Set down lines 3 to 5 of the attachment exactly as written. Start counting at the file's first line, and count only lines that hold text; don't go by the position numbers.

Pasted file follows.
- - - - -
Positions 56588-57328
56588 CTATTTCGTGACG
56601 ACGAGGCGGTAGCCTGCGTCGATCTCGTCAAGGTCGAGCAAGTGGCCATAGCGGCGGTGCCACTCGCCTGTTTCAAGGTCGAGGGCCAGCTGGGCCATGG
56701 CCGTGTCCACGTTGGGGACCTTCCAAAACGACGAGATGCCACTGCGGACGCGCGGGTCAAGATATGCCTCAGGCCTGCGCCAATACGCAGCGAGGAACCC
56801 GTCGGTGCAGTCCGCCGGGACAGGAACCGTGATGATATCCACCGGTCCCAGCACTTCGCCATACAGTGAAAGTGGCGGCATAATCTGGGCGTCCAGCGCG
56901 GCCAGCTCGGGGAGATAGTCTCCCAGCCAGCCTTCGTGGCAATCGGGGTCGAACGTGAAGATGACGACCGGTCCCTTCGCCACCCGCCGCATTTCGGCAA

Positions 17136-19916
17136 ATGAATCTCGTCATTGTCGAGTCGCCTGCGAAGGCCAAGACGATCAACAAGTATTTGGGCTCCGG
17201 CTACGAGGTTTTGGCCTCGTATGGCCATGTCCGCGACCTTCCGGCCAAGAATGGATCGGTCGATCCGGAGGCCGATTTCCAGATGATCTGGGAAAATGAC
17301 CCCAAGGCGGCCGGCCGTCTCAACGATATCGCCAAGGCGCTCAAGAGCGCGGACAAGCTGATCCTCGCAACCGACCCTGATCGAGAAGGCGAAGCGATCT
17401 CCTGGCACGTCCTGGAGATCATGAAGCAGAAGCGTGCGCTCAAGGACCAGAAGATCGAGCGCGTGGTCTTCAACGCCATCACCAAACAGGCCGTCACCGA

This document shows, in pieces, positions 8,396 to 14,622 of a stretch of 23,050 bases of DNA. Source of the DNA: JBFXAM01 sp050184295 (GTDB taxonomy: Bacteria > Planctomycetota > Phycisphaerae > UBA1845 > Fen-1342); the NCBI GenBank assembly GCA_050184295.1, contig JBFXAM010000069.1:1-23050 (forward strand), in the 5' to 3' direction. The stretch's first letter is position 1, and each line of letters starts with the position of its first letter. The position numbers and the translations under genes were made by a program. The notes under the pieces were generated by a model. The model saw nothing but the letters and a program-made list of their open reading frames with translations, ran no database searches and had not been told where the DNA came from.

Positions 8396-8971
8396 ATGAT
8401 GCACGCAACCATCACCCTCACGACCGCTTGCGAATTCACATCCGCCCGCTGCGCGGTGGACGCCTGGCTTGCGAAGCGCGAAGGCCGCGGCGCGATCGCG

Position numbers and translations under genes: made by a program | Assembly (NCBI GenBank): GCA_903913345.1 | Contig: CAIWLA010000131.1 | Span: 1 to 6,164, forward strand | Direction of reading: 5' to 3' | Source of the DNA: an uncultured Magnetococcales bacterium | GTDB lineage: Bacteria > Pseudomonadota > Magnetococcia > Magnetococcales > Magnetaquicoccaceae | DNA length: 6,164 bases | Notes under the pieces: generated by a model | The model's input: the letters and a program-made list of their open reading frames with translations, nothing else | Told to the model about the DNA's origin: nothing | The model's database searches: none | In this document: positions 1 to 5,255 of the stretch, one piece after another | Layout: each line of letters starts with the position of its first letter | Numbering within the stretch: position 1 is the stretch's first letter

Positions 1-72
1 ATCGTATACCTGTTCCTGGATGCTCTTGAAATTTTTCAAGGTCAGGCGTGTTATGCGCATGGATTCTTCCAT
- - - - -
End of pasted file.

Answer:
56601 ACGAGGCGGTAGCCTGCGTCGATCTCGTCAAGGTCGAGCAAGTGGCCATAGCGGCGGTGCCACTCGCCTGTTTCAAGGTCGAGGGCCAGCTGGGCCATGG
56701 CCGTGTCCACGTTGGGGACCTTCCAAAACGACGAGATGCCACTGCGGACGCGCGGGTCAAGATATGCCTCAGGCCTGCGCCAATACGCAGCGAGGAACCC
56801 GTCGGTGCAGTCCGCCGGGACAGGAACCGTGATGATATCCACCGGTCCCAGCACTTCGCCATACAGTGAAAGTGGCGGCATAATCTGGGCGTCCAGCGCG